Song Of Solomon Analysis

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Resurrection and Symbolic Death in Song of Solomon In Song of Solomon Toni Morrison shows deep interest in search for identity, that is to say, she narrates a coming of age story challenging the norms of “materialism.” In this aspect, black community living in white dominated society loses the balance, which results in moral degradation, and life with chaos. The protagonist, Milkman, searches for his root, which is crucial step for finding one’s true self. The setting plays a prominent role in the novel, it moves from the industrial North which is affected by the materialistic values and traditions of white society, to the rural South which is dominated by the traditional values. For this reason, people living in South are described as contemporary…show more content…
He feels lonely, and aimless. The novel can be divided into two parts. In the first half of the book, Milkman is described as an immature young man without any aims. He serves as the protagonist of the novel but he is not heroic in the first half of the novel. He is spiritually dead and mentally enslaved by materialism. Despite the fact that he believes that he is not like his father, he shares the same materialistic ideas and negative attitudes towards women. He is doomed to spiritual death if he fails to understand his history. Therefore he needs to gain his self-knowledge and identity to be a real human being. His quest for his inheritance results in a spiritual quest for his lost identity. In the second part of the novel, he is able to form a romantic relationship with a woman contrary to his previous experience with Hagar. He feels empathy for those who sacrifice themselves for him. He finds himself, and experiences a spiritual rebirth in…show more content…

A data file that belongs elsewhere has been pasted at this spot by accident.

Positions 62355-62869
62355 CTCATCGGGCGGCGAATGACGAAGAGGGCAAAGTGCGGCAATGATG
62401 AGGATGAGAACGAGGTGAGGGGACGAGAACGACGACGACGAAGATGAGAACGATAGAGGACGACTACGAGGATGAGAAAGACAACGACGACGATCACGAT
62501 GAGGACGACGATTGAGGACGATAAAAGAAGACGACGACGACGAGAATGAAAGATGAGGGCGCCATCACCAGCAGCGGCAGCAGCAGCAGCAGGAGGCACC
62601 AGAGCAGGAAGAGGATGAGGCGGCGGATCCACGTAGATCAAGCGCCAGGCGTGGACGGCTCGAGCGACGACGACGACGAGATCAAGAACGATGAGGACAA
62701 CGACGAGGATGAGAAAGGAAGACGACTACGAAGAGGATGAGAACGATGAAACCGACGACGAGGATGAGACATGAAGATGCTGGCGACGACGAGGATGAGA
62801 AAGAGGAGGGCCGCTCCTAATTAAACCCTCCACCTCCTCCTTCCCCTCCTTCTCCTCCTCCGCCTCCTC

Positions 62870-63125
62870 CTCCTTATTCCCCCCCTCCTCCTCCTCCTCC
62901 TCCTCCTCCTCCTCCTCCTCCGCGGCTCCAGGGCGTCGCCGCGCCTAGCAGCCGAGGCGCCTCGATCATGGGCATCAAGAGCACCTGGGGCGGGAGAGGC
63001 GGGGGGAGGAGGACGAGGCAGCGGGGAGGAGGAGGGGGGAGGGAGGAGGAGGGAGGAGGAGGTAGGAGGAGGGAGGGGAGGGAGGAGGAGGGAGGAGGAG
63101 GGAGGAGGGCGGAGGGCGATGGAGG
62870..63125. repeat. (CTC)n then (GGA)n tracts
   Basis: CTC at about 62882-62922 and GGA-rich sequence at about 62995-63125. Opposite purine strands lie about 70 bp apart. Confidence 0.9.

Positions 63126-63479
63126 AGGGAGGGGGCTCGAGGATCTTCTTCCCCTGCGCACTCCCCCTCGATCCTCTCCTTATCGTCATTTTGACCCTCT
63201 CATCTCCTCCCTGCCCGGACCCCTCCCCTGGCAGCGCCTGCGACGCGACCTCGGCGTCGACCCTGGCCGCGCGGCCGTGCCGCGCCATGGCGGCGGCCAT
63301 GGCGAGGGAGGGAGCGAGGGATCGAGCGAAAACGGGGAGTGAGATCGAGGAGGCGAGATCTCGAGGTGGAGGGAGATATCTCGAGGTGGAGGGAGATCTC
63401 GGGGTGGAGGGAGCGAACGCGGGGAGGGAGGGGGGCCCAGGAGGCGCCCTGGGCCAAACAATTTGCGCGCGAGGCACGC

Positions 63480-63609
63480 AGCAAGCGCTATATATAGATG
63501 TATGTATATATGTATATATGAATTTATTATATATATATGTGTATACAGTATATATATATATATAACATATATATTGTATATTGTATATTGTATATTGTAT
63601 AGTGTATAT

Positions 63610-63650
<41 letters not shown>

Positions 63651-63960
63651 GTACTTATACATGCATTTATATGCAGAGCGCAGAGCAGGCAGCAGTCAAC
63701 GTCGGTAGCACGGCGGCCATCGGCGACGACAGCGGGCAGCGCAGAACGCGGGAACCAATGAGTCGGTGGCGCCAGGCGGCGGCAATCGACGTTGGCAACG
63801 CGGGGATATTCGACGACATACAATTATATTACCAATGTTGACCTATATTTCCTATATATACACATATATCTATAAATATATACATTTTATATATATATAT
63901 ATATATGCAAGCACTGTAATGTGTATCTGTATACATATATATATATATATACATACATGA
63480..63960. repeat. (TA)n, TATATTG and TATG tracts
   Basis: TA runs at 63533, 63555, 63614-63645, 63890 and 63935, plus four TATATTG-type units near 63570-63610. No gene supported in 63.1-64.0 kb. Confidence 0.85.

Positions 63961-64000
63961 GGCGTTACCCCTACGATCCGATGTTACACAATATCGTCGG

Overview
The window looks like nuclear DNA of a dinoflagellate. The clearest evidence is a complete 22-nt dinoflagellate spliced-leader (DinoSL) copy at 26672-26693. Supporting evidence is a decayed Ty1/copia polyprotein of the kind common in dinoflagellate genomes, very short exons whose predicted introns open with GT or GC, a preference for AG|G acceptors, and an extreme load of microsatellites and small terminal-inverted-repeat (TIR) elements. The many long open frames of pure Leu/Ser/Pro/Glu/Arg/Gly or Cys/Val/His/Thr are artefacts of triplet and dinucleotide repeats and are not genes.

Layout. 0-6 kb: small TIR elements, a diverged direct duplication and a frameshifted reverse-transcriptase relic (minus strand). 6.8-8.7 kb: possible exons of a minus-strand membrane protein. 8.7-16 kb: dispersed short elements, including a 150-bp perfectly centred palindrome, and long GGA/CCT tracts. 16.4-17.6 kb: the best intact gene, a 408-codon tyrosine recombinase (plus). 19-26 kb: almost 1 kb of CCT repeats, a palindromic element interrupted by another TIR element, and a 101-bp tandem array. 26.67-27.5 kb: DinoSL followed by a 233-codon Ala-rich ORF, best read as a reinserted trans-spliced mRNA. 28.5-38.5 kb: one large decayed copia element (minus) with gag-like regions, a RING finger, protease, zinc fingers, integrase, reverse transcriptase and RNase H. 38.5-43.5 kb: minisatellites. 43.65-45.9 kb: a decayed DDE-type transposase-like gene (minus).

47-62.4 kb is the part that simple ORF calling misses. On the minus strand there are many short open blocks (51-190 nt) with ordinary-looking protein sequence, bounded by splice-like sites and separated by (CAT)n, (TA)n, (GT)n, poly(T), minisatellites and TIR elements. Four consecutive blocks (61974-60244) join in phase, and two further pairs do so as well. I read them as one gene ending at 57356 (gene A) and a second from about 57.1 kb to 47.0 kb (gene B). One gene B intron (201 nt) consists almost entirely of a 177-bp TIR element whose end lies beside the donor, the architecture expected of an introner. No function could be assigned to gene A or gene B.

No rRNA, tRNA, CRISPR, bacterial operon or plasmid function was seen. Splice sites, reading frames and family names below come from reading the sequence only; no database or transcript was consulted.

In Denville, learning his grandparents’ names and their hometown’s name from Circe, he visits Susan Byrd, Milkman begins to attach importance to blood relationship and feel a sense of belonging. He senses the familiar atmosphere he sensed at Pilate’s home previously. Milkman watches a group of black children playing and singing the blues song Pilate often sings. The children substitute “Solomon” for “Sugarman”. While watching the children play and listening to the familiar tune, he starts to miss Pilate, her home and his family members and reflect upon his previous attitude towards people around him. After listening attentively and repeatedly, he realizes that they are singing about his grandfather Jake. He learns to complete, understand, and sing the song that contains the history of his family. The Song of Solomon is the key that unlocks the door to his family history and the meaning of his

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